Public deployment of facial recognition technology is turning out to be quite controversial in Europe. Notwithstanding Google’s and Alphabet CEO Sundar Pichai’s support for a temporary ban on facial recognition technology in the European Union which Activists and technologists have called it racially biased, and voiced concerns about privacy, regarding its use by governments and law enforcement, the Metropolitan Police Service has today Friday, 24 January announced that it will begin the operational use of Live Facial Recognition (LFR) technology.
The technology is said to be deployed at key areas throughout the city. Using signposted cameras, the algorithms will scan the faces of people passing through its line of sight, alerting officers to potential matches with wanted criminals.
According to the Met, “this will help tackle serious crime, including serious violence, gun and knife crime, child sexual exploitation and help protect the vulnerable”.
In a tweet, the Met assured the public that any images obtained that don’t trigger a potential alert are deleted immediately — and that it’s up to officers whether they decide to stop someone based on an alert or not. The technology operates from a standalone system and isn’t linked to any other imaging platforms, such as CCTV or bodycams.
“This is an important development for the Met and one which is vital in assisting us in bearing down on violence. As a modern police force, I believe that we have a duty to use new technologies to keep people safe in London. Independent research has shown that the public support us in this regard. Prior to deployment, we will be engaging with our partners and communities at a local level. Nick Ephgrave, Assistant Met Police Commissioner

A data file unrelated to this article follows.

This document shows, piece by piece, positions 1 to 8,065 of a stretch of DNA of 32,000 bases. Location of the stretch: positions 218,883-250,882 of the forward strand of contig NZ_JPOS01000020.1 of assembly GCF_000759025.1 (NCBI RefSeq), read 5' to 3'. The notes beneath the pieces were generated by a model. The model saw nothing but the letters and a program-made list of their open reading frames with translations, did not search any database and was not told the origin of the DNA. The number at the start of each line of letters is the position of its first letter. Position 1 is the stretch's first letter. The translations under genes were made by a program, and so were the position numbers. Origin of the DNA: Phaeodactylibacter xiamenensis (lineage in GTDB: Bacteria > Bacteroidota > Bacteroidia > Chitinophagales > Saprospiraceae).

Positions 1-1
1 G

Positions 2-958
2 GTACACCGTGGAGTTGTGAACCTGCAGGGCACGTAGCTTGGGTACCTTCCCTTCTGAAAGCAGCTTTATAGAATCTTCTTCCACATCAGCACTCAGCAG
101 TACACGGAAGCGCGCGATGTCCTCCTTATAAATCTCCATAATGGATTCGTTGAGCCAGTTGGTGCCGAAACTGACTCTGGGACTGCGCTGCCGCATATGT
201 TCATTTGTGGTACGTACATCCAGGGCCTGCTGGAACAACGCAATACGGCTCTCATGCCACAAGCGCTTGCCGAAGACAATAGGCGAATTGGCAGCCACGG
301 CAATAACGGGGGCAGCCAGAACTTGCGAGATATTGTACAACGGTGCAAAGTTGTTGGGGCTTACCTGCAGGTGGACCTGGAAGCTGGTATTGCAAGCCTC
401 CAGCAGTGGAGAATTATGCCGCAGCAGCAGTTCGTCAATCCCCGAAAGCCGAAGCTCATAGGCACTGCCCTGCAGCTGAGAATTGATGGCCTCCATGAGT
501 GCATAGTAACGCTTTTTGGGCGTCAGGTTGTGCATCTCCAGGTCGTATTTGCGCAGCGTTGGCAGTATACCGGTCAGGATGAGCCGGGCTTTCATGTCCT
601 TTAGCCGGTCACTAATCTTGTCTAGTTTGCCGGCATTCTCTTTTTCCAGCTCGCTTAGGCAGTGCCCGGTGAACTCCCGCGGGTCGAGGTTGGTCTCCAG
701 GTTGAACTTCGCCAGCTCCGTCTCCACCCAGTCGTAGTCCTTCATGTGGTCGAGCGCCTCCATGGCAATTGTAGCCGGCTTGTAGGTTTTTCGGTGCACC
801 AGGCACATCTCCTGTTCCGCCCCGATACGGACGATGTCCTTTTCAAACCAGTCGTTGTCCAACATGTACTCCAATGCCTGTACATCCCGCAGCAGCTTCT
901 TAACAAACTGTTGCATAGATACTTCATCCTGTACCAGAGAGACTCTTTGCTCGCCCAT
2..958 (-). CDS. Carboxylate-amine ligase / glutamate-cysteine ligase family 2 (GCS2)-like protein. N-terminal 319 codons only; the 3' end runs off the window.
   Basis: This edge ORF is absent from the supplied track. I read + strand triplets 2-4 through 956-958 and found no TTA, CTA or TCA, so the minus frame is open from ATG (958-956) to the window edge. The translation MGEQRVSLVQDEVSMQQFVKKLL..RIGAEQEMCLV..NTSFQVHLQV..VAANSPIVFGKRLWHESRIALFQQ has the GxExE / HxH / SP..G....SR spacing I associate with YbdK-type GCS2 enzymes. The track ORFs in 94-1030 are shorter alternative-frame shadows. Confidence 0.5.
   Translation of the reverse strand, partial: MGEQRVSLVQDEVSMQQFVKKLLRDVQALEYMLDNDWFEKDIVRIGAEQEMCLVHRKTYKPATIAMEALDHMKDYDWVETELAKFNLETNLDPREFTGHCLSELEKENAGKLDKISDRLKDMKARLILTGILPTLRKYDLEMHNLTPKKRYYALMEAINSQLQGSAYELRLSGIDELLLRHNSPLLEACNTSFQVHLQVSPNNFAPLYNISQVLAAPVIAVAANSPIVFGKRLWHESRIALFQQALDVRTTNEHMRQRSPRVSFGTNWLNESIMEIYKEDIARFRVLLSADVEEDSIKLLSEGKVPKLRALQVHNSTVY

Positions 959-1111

“We are using a tried-and-tested technology, and have taken a considered and transparent approach in order to arrive at this point. Similar technology is already widely used across the UK, in the private sector. Ours has been trialed by our technology teams for use in an operational policing environment.
“Every day, our police officers are briefed about suspects they should look out for; LFR improves the effectiveness of this tactic.
“Similarly if it can help locate missing children or vulnerable adults swiftly, and keep them from harm and exploitation, then we have a duty to deploy the technology to do this.” he continues
Despite the Met’s insistence that the technology can be used for good, however, some critics have lambasted LFR as ineffectual and in some cases, unlawful. In April 2019, for example, a report from the University of Essex found that the Met’s LFR technology has an inaccuracy rate of 81 percent. The previous year, the technology used by police in South Wales mistakenly identified 2,300 innocent people as potential criminals.
The European facial recognition ban which Sundar Pichai backed was just being considered just last week which could stand for up to five years, while regulators figure out how to prevent the technology from being abused. Meanwhile, privacy campaign group Big Brother Watch — supported by more than 18 UK politicians and 25 additional campaign groups — has called for a halt to adoption, citing concerns about implementation without proper scrutiny.